Somewhat unusually for Audi’s loan cars, the test car was not an S-Line, but in the SE trim. Having criticised the ride last time, I was interested to see what difference this would make, and am pleased to report that the car did feel more comfortable. Whereas there may be some trade off in extremis, given  the sort of usage to which this car would likely be put, then I strongly suspect that SE trim makes more sense. Over the varied surfaces of the streets of Bristol, the car rode reasonably well, thanks to its long wheelbase, and standard 17″ wheels. No issues with the handling, though a mix of urban motoring and a short spell on a motorway is not exactly the place to find out about this. The steering is light, and although it rarely meets with the approval of the Press, I must have got used to Audi steering, as I had no issues with knowing what the road wheels were doing. No problems with the brakes, either. Like all A6 cars, there is an electronic handbrake, set by flicking up a small lever to the right of the gearlever. As this is an automatic, my usual reservations or annoyances with these devices do not apply.

The cabin of the test car proved very familiar, with all the virtues that I am now well used to with my S6. For a start, it is huge. There is more than ample space in the rear seats, and the boot is so big that when I placed my umbrella in it, and it rolled all the way to the back of the rear seats, it was a less than dignified process for me to get it out. There are some differences from the S6, and these are in the details. SE trim brings the same brushed aluminium effect trim to the console, dash and doors that I selected as a no cost option on my own car, and does, I think, look better than the highly polished carbon fibre. Milano leather upholstery is standard, and whereas this is not as luxurious as the Silk Nappa in my own car (where it was not standard either!), it looked good, and covered very comfortable seats. Those seats have a manual adjustment for fore/aft and for the back rest, but that is no great hardship. The overall dash is very similar, of course, and is both a model of clarity and beautifully constructed. The test car had the optional Sat Nav system fitted, so the MMI system was effectively the same as the one in my own car, and with which I am now familiar (even if it did take me quite a while to figure out how to adjust the clock the other day!).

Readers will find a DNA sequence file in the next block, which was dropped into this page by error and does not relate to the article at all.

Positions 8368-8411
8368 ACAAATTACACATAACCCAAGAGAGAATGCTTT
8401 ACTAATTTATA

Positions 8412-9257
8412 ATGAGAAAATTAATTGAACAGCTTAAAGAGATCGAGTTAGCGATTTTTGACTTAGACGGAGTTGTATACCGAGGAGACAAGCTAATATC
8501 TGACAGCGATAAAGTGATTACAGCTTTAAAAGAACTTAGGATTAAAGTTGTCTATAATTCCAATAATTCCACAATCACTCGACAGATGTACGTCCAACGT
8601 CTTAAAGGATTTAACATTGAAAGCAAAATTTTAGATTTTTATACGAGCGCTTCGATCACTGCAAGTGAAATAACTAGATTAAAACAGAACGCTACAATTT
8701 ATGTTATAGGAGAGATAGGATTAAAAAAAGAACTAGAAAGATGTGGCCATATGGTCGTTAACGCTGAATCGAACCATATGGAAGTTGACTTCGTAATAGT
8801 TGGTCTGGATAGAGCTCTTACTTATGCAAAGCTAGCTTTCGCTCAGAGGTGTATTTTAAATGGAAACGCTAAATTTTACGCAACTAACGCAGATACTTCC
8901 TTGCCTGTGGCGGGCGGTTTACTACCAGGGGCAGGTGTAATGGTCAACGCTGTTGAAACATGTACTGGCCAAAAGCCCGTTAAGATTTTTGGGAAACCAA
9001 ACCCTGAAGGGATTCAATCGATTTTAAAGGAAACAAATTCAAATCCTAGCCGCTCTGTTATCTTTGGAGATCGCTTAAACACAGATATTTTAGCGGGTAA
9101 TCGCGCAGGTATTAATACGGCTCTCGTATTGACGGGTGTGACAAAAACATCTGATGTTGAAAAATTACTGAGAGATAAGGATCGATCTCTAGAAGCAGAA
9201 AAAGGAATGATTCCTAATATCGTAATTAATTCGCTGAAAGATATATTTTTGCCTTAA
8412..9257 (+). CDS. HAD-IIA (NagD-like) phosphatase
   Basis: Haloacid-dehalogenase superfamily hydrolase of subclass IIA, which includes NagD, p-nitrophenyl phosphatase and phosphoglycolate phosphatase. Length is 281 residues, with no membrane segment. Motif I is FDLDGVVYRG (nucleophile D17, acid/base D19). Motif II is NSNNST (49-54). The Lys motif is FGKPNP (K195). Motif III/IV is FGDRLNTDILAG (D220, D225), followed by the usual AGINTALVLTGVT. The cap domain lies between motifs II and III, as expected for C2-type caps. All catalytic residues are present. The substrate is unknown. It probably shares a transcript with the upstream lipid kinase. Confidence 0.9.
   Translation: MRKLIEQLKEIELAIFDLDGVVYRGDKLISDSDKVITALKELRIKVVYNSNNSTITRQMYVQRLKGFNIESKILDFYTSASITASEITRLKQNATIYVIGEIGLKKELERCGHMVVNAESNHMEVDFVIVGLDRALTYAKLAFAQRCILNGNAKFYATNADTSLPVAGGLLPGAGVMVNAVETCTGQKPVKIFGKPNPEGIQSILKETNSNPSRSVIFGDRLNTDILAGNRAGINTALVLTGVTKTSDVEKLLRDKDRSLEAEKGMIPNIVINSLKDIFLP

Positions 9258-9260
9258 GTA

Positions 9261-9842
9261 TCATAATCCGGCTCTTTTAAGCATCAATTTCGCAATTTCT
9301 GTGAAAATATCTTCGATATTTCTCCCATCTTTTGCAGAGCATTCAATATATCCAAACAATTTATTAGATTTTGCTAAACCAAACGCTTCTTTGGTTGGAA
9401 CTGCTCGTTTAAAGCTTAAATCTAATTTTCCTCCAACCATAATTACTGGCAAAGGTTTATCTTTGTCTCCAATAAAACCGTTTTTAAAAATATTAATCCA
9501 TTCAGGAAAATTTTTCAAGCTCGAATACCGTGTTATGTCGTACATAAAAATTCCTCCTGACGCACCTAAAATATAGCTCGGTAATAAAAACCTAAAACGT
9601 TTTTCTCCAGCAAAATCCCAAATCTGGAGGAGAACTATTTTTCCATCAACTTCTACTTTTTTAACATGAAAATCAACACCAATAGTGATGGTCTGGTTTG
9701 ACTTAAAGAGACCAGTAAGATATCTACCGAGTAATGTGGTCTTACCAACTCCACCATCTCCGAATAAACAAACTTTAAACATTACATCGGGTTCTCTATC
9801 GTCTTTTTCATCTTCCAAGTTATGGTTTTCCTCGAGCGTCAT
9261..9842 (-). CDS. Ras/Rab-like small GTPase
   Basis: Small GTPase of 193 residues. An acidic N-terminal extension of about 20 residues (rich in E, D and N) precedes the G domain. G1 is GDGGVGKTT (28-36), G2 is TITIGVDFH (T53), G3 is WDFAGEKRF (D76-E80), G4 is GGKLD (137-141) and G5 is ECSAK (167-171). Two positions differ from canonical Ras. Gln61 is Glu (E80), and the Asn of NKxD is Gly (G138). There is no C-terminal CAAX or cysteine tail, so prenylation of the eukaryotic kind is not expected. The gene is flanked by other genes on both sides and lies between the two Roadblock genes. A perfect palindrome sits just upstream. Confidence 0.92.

Given my conclusion on the earlier 2.0TDI model was favourable, it will not be a surprise to read that I liked this one, too. If I were in the market for an A6 at this end of the range, I think I would opt for the SE trim, and spend the money I saved from the S-Line spec (£2100) raiding (carefully) the Audi options list. And there’s plenty of things that are indeed on that options list. This is an Audi, after all! It might not be exciting, but for those looking for a roomy executive saloon that would cover the motorway miles effortlessly, the A6 TDi automatic has much to commend it.

2009-10-14 06:39:41

Leave a Reply

Your email address will not be published. Required fields are marked *